The split, roughly 30 votes in each camp, was over whether Momentum should be run as a social movement, with online policy debates and OMOV, or like an old-school trade union, with local branches electing delegates to higher bodies which decide policy and run the organisation. Needless to say, the Trots want the latter, because they know their Bolshevik methods can win control of Momentum, its brand, database of potential recruits, and assets.

Lansman and his mainstream media allies such as Paul Mason and Owen Jones, would like us to believe this is a fight between nice Momentum tots and nasty Momentum Trots. But it is not, it is a fight between one lot of far-leftists and another lot of far-leftists, each equally wrong in their own ways. The people from Stop the War, the Green party, UK Uncut and Occupy movement, now given a red carpet to enter the Labour party by Lansman and Corbyn, might not be Marxist-Leninists, but their ideology is no less pernicious and anti-democratic.

They believe in a range of policies, from restricting population growth to smashing up high street shops, which do not chime with Labour values. Many, probably most, did not vote Labour in the last election. For example, James Schneider, the former Momentum organiser now in the leader’s office, voted Green in 2015, and Liberal Democrat and Boris Johnson before that. They believe they can create a ‘social movement’ which will somehow make our society better by rallies, tweets and waving homemade placards. This is no more credible than the Marxists who tell us the revolution is around the corner.

Momentum will collapse under the weight of its own contradictions, amid accusations of betrayal and rancour. Like the monster in Frankenstein, it will drift off into obscurity. It will fall to a new generation of Labour activists to relearn the essential lesson that in a democracy, change comes via the ballot box, and for the left to win, we must appeal to the voters, not to one another.


See Adrian Teal’s cartoon of Jon Lansman as the ‘sulking monarch’ of Momentum here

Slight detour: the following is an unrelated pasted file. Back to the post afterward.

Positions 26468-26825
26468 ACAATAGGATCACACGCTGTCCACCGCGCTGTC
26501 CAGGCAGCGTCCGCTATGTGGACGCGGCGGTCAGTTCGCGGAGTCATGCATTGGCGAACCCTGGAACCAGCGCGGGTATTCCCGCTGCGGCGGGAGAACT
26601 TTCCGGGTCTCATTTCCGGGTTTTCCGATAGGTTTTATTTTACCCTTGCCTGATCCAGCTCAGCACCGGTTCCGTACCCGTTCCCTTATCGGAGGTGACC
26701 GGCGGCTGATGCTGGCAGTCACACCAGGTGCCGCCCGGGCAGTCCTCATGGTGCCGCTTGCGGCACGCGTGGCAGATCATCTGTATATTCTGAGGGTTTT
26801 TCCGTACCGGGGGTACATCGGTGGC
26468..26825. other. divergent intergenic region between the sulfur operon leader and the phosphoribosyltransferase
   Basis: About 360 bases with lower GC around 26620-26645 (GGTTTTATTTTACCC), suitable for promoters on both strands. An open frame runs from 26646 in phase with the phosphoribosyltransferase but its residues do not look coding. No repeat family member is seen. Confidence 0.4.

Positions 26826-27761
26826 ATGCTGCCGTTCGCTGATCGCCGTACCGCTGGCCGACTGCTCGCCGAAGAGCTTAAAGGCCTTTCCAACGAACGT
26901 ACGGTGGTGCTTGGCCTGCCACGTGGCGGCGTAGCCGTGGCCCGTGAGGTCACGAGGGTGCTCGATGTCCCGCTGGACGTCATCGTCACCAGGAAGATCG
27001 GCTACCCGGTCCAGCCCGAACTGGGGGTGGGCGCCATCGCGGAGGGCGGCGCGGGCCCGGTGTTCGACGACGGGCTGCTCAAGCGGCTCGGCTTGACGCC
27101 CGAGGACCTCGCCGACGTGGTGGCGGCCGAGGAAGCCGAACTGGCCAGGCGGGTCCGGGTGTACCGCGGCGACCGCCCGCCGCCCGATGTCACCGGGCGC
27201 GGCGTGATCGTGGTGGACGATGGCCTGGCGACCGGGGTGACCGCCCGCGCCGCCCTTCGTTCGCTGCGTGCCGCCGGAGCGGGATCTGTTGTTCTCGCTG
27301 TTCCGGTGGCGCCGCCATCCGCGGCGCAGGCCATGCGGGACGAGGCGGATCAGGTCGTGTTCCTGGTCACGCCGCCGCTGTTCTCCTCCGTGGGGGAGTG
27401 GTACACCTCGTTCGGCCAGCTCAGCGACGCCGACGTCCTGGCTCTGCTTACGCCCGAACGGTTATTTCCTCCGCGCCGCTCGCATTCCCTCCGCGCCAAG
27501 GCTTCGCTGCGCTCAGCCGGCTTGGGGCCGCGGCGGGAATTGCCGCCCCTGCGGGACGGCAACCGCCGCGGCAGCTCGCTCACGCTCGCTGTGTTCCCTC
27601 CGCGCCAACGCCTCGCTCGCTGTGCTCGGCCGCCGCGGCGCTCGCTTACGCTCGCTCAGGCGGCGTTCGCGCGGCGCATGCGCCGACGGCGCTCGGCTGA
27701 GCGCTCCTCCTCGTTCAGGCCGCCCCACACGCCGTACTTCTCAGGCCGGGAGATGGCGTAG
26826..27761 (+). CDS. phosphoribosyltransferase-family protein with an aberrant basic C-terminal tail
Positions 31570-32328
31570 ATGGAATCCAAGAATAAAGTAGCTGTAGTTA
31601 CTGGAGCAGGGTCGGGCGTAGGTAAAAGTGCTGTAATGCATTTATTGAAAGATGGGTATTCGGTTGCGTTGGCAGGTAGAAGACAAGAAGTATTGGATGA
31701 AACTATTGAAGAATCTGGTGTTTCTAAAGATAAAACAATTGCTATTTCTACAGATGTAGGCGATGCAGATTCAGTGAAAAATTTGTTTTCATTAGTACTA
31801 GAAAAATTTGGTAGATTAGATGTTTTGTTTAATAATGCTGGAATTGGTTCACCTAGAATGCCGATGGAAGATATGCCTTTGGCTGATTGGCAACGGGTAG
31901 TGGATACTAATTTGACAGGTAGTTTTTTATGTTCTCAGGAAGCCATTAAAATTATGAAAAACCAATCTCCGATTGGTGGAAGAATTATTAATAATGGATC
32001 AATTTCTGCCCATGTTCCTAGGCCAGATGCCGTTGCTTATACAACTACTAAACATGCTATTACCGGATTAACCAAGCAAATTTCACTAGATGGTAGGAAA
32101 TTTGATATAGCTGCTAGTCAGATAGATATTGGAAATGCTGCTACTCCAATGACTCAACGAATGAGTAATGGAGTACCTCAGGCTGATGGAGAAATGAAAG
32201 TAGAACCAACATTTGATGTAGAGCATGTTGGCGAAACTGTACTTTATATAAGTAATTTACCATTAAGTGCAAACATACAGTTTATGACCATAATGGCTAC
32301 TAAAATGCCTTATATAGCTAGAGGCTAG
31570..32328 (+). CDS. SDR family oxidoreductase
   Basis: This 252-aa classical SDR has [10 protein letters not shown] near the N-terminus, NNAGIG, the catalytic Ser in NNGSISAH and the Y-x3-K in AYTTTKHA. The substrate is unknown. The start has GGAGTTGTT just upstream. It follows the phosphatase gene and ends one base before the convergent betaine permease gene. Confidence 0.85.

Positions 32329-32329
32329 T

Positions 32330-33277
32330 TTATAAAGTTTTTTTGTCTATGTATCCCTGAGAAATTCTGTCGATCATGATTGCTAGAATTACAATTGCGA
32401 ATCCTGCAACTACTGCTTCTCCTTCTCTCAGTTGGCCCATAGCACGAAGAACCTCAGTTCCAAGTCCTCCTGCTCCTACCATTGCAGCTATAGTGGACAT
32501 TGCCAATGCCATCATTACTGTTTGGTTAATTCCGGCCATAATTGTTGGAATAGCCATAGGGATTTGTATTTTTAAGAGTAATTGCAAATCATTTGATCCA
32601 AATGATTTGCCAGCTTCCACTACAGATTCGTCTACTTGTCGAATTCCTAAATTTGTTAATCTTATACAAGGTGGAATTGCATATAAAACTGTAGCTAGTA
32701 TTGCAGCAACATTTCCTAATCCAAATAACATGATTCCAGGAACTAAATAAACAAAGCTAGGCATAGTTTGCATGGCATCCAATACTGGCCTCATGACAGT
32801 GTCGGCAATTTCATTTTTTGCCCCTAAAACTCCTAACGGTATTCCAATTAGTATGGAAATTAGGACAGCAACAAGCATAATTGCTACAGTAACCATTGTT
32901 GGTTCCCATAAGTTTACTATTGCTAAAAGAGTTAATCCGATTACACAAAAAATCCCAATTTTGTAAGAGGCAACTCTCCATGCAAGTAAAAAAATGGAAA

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The Progressive


  • The problem being that I can spot quite easily the obvious damage done on the streets by a rag-bag of far left activists; the most damaging to the UK and its people, however, is the group of ‘progressives’ that have insinuated themselves into our institutions and are now undermining our democracy.

    The police can deal with the SWP, but how do ‘the people’ deal with the appointees within our public institutions, who have an agenda and are working to a common purpose.

  • “Every great leftwing campaign and movement belies the splits, schisms, feuds, fallings-out, and monstrous vanity beneath: the tussle between Militant and the Socialist Workers’ party over the poll tax campaign; the fight between the tankies and the Trots in the struggle against apartheid; or the nest of vipers that is the Stop the War coalition.”

    Very telling indeed. If the Poll Tax had still been in place when Tony Blair became Labour Leader, then “reluctant” acceptance of it would have been a New Labour article of faith. The same would have been true of apartheid, which Blair missed by a very brief period.

    By this article’s own admission, the right-wing Labour Leadership played little or no role in the opposition to either. One might add that in government, that Leadership had repeatedly wielded a UN Security Council veto in the Pretorian interest.

    There is something almost admirable about the sheer gall of mentioning the war in Iraq. But the organisational work of the Stop the War Coalition did eventually remove Blair from the Premiership over the bombing of Lebanon. A lot of people forget that. It is nice to see that you never will.